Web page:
The only agreement that matters is the final one, which hasn’t begun to be negotiated, yet alone put ‘on the table’ or agreed. What has been agreed, between the EU and the UK Government, and then dismissed by the UK Parliament, is covered in the last two posts in this theme.
We think there is some value in pulling together the steps the ‘negotiations’ took, from late 2017, to reach this stage, while we are waiting to see what happens between June and the latest ‘deadline’ on 31 October. At the least we can expect a new prime minister and, possibly, some fresh ideas regarding Brexit (to B or not to B?). How did we reach this impasse?
The Irish border question was raised in the first draft agreement, on which the post below focuses. We commented that this first ‘agreement’ appeared to be a fudge, accepted provisionally by both parties, to allow the negotiations to move to Phase 2.
Free movement of people was also addressed in our post, in which we pointed out that favouring EU citizens over citizens from, for example, the Commonwealth makes no sense.
Oddly the EU refuses to discuss a future relationship between the parties until the ‘divorce’ agreement is settled, given that nothing is agreed until everything is agreed, in relation to the withdrawal.
EU-UK Phase I Agreement (12/12/2017)
The Phase 1 Agreement raised several questions, which we examined in the follow-up post. We guessed (it isn’t stated in the Agreement) that the EU would insist that Phase I should be put into UK law before Phase II was implemented. Phase II was expected to be about the transition/implementation period in which the UK would have to follow all the EU’s rules, including any new ones, but would withdraw from the EU institutions and so have no say or vote; this was later confirmed in the current draft Withdrawal Agreement.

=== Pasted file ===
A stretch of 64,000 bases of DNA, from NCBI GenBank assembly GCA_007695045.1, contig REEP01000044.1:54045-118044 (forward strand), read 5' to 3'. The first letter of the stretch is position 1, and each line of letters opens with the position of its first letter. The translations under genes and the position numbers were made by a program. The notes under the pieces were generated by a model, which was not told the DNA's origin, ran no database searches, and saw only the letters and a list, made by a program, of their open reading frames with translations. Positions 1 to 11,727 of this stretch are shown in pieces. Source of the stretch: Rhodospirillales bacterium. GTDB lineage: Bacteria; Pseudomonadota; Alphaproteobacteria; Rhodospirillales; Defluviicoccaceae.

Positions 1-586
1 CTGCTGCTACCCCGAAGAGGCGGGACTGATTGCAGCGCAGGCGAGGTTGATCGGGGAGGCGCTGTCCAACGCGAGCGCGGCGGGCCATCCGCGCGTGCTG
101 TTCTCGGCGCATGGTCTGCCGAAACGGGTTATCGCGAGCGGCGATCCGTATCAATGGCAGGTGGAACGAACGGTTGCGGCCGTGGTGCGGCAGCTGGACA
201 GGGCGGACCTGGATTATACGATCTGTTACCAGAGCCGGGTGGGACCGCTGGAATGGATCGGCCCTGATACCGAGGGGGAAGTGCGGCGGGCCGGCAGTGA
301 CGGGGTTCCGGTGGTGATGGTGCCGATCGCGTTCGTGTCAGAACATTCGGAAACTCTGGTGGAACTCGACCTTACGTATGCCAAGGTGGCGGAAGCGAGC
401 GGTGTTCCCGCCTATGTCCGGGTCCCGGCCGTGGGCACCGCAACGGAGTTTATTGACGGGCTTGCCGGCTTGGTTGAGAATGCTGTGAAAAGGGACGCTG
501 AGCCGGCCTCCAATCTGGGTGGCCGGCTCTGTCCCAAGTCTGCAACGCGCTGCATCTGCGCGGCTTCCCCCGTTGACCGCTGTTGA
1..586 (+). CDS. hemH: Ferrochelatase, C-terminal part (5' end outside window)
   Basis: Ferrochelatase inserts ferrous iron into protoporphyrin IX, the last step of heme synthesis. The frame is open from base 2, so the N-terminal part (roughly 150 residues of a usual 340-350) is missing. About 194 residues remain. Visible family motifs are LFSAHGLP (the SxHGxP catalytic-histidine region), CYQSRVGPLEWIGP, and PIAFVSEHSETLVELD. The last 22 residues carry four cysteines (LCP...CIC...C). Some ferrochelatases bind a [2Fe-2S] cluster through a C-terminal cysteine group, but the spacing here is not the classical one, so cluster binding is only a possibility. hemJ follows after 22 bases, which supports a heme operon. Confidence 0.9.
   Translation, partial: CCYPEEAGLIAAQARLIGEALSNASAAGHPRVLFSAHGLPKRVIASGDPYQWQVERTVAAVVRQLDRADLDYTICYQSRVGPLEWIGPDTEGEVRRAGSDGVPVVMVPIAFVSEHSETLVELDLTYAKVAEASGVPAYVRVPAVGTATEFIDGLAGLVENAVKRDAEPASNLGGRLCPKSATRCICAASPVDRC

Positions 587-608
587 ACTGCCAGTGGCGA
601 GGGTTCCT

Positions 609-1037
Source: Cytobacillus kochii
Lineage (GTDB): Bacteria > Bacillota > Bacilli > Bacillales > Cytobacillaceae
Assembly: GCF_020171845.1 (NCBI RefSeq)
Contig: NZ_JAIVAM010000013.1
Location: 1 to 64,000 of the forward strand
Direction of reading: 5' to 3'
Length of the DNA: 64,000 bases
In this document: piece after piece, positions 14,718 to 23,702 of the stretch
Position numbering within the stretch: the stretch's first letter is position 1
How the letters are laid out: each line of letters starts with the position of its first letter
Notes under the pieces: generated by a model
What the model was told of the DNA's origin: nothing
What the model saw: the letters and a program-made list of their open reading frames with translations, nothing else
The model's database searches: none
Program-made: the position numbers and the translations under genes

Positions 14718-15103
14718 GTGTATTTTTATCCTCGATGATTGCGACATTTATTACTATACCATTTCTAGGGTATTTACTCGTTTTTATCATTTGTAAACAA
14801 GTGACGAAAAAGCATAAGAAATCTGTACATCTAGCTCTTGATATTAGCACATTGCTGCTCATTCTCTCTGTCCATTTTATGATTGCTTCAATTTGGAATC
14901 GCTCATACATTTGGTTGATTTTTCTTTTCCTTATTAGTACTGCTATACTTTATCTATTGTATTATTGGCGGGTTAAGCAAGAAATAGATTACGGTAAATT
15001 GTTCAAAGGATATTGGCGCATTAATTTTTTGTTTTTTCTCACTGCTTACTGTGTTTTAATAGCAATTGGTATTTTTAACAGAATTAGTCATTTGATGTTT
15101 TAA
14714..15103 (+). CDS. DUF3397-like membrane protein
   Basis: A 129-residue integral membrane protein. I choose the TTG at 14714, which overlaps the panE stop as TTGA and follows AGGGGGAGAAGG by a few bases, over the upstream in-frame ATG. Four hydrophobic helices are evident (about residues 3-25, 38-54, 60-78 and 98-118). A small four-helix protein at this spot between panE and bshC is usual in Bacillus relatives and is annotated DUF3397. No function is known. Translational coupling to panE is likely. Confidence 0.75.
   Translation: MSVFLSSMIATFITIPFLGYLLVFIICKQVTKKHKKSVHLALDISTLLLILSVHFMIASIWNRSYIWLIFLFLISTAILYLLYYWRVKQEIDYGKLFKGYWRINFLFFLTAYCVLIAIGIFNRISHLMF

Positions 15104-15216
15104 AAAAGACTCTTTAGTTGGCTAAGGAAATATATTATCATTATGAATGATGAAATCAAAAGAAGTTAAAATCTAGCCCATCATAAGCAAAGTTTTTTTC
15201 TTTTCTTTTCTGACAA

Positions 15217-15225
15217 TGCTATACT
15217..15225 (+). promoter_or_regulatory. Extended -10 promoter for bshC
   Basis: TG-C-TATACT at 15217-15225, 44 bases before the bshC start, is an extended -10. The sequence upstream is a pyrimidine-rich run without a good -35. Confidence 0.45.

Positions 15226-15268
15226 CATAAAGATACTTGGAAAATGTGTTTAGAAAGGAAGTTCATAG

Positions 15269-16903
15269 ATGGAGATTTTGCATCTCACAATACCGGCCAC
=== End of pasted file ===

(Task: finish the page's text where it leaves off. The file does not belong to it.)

What Has Been Agreed? (18/12/2017)
A short post followed, introducing the transitional agreement which also raised more questions than it answered, mostly perhaps because the EU would not relent on its decision to avoid any discussion of the future relationship between the EU and the UK.
Instead of simply extending the Article 50 period beyond the minimum two years, the transitional arrangement would (will?) leave the UK still paying its full charge, still be under the CAP and CFP and still subject to all current and future EU laws and regulations.
However, there were some concessions, notably over Gibraltar and FTAs with other third countries but these seem to have disappeared under the latest version (see below).
Transitional Agreement (23/03/2018)
A second, and longer, draft agreement was published in March 2018, though we didn’t review it – in the next two posts – until August. We concluded that the long and tedious document translated into legal terms the intention of the EU to prevent the emergence of a dynamic and critical competitor just off its coast.
As we have said in other places, the ‘agreements’ reached so far have not strayed at all from the original negotiation mandate set out by the European Council after Article 50 was triggered. We saw, and still see, the purpose of the EU as being to punish and constrain the UK in perpetuity. We quoted selections from the draft as evidence for our conclusion that only the most blinkered of Remainers who read the document carefully could sustain their naïve belief that the EU is a good thing for Europe and the World, let alone for the UK.What the EU proposed is hostile to the UK electorate’s clearly expressed desire to get out of the trap that the EU is and intends to remain.